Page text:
But times change, and Mr. Palen is now taking a more antagonistic approach. “All Types Welcome” is a condemnation of blood donation rules set by the Food and Drug Administration that prohibit most gay or bisexual men from giving; before donating, they have to forgo same-sex sexual encounters for at least a year, a contentious precaution resulting from concerns about H.I.V.
“It’s exclusion, and it’s ridiculous, and it’s discriminatory,” Ms. Lepore said in an interview.
Mark Burg, the producer who has helped steer the “Saw” franchise, was even more blunt. “We want this policy changed,” he said.
An F.D.A. spokeswoman, Lyndsay Meyer, noted that the celibacy rule, enacted in 2015, replaced a more restrictive policy. “While acknowledging at the time that the change to a 12-month deferral was less than hoped for by some, the F.D.A. considered this to be a first step,” Ms. Meyer said, adding that studies are underway to “help inform further changes to policy.”
The Red Cross, the nation’s largest blood supplier, has also drawn fire for its approach to transgender donors. Until recently, federal guidelines recommended that trans people be required to register at blood centers under the gender they were assigned at birth.
“The Red Cross believes all potential blood donors should be treated with fairness, equality and respect,” Jodi D. Sheedy, a Red Cross spokeswoman, said in an email.
She added, “Accurate donor histories and medically supported donor deferral criteria are critical” to blood supply safety.
Mr. Palen is one of Hollywood’s savviest marketers, and his latest campaign reflects several trends, including a focus on diversity. In the past, Mr. Palen has cast young women (most often white) as nurse mascots for the “Saw” blood drives. “Now we have different races, genders, ages and sexual orientations,” he said. Joining Ms. Lepore and Mr. Ross as twisted nurses are people like Nyakim Gatwech, a Sudanese model; a YouTube and Instagram star named Mykie; and the sexagenarian event producer Susanne Bartsch.
While inclusion remains far from Hollywood’s strength, many consumer brands have started to loudly ring the representation bell. Last year, for instance, CoverGirl named its first “cover boy” and made a beauty blogger, Nura Afia, its first hijab-wearing cosmetics ambassador.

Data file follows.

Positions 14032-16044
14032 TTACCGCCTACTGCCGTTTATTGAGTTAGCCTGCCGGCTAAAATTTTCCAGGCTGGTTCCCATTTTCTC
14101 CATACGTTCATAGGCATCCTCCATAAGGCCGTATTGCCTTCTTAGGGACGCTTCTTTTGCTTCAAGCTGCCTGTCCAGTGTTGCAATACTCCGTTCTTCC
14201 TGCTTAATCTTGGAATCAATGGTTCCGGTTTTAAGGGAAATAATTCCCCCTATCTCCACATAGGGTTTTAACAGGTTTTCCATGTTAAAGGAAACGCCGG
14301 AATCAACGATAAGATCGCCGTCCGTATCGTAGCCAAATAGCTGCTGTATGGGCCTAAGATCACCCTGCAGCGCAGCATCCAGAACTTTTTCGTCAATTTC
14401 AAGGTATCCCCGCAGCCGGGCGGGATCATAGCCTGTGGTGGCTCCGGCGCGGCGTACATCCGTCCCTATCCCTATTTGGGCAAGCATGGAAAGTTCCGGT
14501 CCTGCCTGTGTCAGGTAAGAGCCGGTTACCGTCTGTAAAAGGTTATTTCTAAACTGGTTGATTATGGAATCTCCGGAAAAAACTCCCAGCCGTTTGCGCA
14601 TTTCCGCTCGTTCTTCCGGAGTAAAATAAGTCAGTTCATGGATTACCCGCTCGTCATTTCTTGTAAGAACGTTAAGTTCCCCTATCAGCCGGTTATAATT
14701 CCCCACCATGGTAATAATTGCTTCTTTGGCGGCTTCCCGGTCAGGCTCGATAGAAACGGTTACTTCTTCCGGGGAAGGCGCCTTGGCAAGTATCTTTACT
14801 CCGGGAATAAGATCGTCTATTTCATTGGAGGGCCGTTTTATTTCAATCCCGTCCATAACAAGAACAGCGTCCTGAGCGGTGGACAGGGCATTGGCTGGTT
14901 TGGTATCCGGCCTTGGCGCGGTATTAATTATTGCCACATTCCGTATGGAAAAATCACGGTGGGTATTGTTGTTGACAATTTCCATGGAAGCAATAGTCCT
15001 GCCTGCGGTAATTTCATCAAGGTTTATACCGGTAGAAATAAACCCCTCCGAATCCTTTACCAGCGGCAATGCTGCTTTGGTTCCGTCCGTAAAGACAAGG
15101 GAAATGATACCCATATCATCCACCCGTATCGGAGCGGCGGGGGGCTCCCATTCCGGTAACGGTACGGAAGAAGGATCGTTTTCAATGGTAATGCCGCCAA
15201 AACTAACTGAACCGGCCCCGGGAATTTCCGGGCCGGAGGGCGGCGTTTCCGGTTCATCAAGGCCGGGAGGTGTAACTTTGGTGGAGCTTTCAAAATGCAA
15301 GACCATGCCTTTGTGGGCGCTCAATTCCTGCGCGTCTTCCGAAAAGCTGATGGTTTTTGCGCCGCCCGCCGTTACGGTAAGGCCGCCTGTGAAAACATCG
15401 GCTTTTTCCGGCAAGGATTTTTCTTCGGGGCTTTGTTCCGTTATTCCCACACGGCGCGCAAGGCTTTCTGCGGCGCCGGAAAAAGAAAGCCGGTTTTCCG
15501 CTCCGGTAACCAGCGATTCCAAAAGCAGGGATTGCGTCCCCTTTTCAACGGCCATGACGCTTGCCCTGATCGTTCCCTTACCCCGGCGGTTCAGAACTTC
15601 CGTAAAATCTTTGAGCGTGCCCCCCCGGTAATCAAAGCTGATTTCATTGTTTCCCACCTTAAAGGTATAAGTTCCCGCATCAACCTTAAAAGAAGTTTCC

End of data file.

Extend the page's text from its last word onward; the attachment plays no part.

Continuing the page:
It is also notable that Mr. Palen is tapping into rage culture. Hollywood marketers are mostly allergic to controversy, but nothing lights a fire on social media like indignation, and a growing number of advertisers are trying to spark thought-provoking discussions. The North Face, for instance, indirectly references President Trump’s plans for a Mexico border wall with its new “Walls Are Meant for Climbing” brand campaign.
The topical approach can backfire. Just ask Pepsi and Kendall Jenner. “It’s easy to be provocative,” Mr. Palen said. “It’s less easy to be provocative in a way that inspires people to see your movie.”
The “Saw” nurses were an early example of what Hollywood types now like to call “world building.” There are no major nurse characters in the movies (some of which are also not particularly bloody). Rather, Mr. Palen’s creations are meant to add a layer of immersion for fans. The first “Saw” nurse was a Lionsgate executive; Mr. Palen took her photo in his backyard and posted the image online to promote the blood drive.
“Maybe a few horror fan sites covered it,” he said. “There was no such thing as going viral back then.”
In a snapshot of how powerful the internet has come as a marketing tool, Lionsgate now has roughly 420 million followers on platforms like Instagram, Facebook and Twitter. To gain additional reach for the “All Types Welcome” effort, Mr. Palen recruited the eight social media stars. “Everyone’s making content, everyone’s a creator, everyone has a microphone,” he said. “So to have the nurse campaign play in that space and have personalities feel some ownership in the campaign felt like a great way to evolve.”
And no more backyard shoots for Mr. Palen, who took over a cavernous stage for two days — complete with a D.J. and an open bar — this time around. As the Pharrell Williams song “Marilyn Monroe” played toward the end of the second day, Ms. Lepore teetered on a stack of metallic boxes in white spike heels. “Sexy, fetish nurse doll” is how Mr. Palen had described her look.
“Amazing,” he murmured, standing on tiptoe to take her picture.
When Mr. Palen was done, the 16 people in the room clapped, and Ms. Lepore did a little curtsy.